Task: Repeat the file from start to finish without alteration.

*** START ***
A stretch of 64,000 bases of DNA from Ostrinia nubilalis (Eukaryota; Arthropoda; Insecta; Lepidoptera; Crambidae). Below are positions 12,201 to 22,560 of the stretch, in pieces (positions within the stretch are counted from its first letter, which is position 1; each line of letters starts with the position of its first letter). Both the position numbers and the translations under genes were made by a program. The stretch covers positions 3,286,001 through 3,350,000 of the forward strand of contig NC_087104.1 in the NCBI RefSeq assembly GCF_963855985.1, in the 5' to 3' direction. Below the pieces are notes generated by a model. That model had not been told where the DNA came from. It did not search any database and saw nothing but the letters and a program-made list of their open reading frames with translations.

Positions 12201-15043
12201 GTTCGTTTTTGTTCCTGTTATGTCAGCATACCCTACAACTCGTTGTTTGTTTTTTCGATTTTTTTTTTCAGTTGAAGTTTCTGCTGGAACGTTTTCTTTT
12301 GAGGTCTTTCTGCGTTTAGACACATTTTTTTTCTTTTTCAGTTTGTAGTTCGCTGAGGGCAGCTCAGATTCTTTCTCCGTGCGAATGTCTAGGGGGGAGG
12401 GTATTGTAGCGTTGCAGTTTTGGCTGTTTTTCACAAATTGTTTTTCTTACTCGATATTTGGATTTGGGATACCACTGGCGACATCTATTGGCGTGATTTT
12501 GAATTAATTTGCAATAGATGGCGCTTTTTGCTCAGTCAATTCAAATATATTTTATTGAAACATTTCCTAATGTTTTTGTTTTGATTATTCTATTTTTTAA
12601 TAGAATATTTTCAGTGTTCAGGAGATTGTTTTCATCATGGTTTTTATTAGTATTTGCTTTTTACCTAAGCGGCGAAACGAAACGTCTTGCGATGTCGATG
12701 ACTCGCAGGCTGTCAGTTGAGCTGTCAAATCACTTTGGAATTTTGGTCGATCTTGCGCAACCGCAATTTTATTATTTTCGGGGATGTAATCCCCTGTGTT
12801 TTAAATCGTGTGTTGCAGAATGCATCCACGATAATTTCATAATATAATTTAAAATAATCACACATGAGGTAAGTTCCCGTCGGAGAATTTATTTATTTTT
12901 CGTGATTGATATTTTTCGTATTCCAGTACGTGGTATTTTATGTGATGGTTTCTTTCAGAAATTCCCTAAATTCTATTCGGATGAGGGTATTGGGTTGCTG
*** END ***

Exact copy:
A stretch of 64,000 bases of DNA from Ostrinia nubilalis (Eukaryota; Arthropoda; Insecta; Lepidoptera; Crambidae). Below are positions 12,201 to 22,560 of the stretch, in pieces (positions within the stretch are counted from its first letter, which is position 1; each line of letters starts with the position of its first letter). Both the position numbers and the translations under genes were made by a program. The stretch covers positions 3,286,001 through 3,350,000 of the forward strand of contig NC_087104.1 in the NCBI RefSeq assembly GCF_963855985.1, in the 5' to 3' direction. Below the pieces are notes generated by a model. That model had not been told where the DNA came from. It did not search any database and saw nothing but the letters and a program-made list of their open reading frames with translations.

Positions 12201-15043
12201 GTTCGTTTTTGTTCCTGTTATGTCAGCATACCCTACAACTCGTTGTTTGTTTTTTCGATTTTTTTTTTCAGTTGAAGTTTCTGCTGGAACGTTTTCTTTT
12301 GAGGTCTTTCTGCGTTTAGACACATTTTTTTTCTTTTTCAGTTTGTAGTTCGCTGAGGGCAGCTCAGATTCTTTCTCCGTGCGAATGTCTAGGGGGGAGG
12401 GTATTGTAGCGTTGCAGTTTTGGCTGTTTTTCACAAATTGTTTTTCTTACTCGATATTTGGATTTGGGATACCACTGGCGACATCTATTGGCGTGATTTT
12501 GAATTAATTTGCAATAGATGGCGCTTTTTGCTCAGTCAATTCAAATATATTTTATTGAAACATTTCCTAATGTTTTTGTTTTGATTATTCTATTTTTTAA
12601 TAGAATATTTTCAGTGTTCAGGAGATTGTTTTCATCATGGTTTTTATTAGTATTTGCTTTTTACCTAAGCGGCGAAACGAAACGTCTTGCGATGTCGATG
12701 ACTCGCAGGCTGTCAGTTGAGCTGTCAAATCACTTTGGAATTTTGGTCGATCTTGCGCAACCGCAATTTTATTATTTTCGGGGATGTAATCCCCTGTGTT
12801 TTAAATCGTGTGTTGCAGAATGCATCCACGATAATTTCATAATATAATTTAAAATAATCACACATGAGGTAAGTTCCCGTCGGAGAATTTATTTATTTTT
12901 CGTGATTGATATTTTTCGTATTCCAGTACGTGGTATTTTATGTGATGGTTTCTTTCAGAAATTCCCTAAATTCTATTCGGATGAGGGTATTGGGTTGCTG